April 15, 2024

This is how the Internet ends

He New York Times is suing OpenAI for copyright infringement, arguing that the way next-generation models like ChatGPT are designed consistently violates its rights in a way that causes serious economic harm to the media.

At this point, since I write in the media for a living, I should probably be writing a riotous defense of the NYT take action, take on big nasty tech, and protect our information ecosystem. The problem is that the lawsuit is largely nonsense, obviously self-serving and based on a poor understanding of how these models work. It could risk hindering all the potential benefits of the technology, all to prop up profits (which at the same time NYT They’re pretty good as is.)

There are legitimate fights between media and technology over AI. AIs’ desire to give you an answer directly, rather than linking you to a site, breaks the pact between search engines and sites: the former would delete your content, yes, but they would send users to you (who would then see advertisements). and maybe even register).

So there is reason for media companies to want compensation if Big Tech monetizes their streaming news gathering. But NYTThe real lawsuit is a much bigger power grab than that: when a human journalist reads a few articles from a rival publication and then puts together their own version of an article on that topic, it’s completely legal as long as they include it in their own version. words.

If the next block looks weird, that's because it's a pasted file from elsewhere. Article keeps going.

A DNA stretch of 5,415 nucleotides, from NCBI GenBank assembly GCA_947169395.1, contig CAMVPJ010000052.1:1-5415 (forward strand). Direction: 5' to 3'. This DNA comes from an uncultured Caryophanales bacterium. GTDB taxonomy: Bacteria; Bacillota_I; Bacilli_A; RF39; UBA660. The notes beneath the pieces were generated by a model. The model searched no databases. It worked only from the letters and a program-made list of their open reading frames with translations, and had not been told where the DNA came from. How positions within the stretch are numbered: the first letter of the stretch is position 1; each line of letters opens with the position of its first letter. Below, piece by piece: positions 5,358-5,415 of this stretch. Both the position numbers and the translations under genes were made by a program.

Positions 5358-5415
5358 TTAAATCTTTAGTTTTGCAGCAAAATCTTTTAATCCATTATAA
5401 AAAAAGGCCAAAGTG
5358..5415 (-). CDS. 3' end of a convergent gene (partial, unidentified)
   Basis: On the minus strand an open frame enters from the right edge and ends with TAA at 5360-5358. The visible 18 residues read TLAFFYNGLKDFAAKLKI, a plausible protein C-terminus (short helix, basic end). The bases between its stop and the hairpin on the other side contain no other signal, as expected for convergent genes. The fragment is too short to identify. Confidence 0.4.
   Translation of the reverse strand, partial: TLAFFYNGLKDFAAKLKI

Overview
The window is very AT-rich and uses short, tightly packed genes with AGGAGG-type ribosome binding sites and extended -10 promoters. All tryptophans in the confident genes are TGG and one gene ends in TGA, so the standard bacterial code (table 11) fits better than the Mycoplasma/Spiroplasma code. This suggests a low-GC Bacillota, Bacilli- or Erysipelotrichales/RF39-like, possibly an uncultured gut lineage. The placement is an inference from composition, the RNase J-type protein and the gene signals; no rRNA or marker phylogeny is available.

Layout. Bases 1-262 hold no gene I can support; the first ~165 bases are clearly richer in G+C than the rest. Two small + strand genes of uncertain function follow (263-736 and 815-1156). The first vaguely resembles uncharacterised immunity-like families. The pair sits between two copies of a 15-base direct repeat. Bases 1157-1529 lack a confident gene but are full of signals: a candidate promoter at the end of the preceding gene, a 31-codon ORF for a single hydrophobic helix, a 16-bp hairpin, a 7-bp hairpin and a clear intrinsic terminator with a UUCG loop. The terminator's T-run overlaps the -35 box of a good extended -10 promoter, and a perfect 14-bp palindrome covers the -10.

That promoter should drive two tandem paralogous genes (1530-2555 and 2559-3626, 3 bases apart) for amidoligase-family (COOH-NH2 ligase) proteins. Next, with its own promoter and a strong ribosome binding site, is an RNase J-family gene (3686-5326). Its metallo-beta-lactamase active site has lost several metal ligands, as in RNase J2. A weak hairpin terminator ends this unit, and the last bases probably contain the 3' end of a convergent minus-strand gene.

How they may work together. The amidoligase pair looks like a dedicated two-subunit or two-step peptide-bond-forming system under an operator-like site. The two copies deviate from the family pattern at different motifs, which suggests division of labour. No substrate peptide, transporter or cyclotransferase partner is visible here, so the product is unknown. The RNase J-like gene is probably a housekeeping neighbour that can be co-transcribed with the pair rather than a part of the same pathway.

Generally, that’s what at least an AI tries to do too. It may be “trained” on a huge data set, but contrary to how most of us think it works, it does not retain this data or look for it when asked a question. Instead, modern generative AIs are best thought of as “spicy autocomplete,” an improved version of email and messaging app suggestions on how to complete sentences.

The AI ​​creates weights for the best or most likely combinations of words to answer a series of words that generate a query, and these are the ones that are searched. Trying to keep you from mixing things up that don’t fit is how AI developers try to minimize “hallucinations,” circumstances in which AIs give a convincing but completely false answer.

To ensure that AIs never generate particular sentences you would need some database to query, which does not exist, as there is no central registry of copyrighted information. Such a database would never be possible: for example, if you have ever written some notes to yourself to refresh your memory, or briefly kept a diary, that is protected by copyright.

He NYTThe main examples in this case seem to come from well-known articles that have already been replicated on the web: a sentence from Snow Fall, a multimedia story about an avalanche that he published to great success in 2012, ended up being highly criticized. ChatGPT weights because it has already been widely copied on the Internet.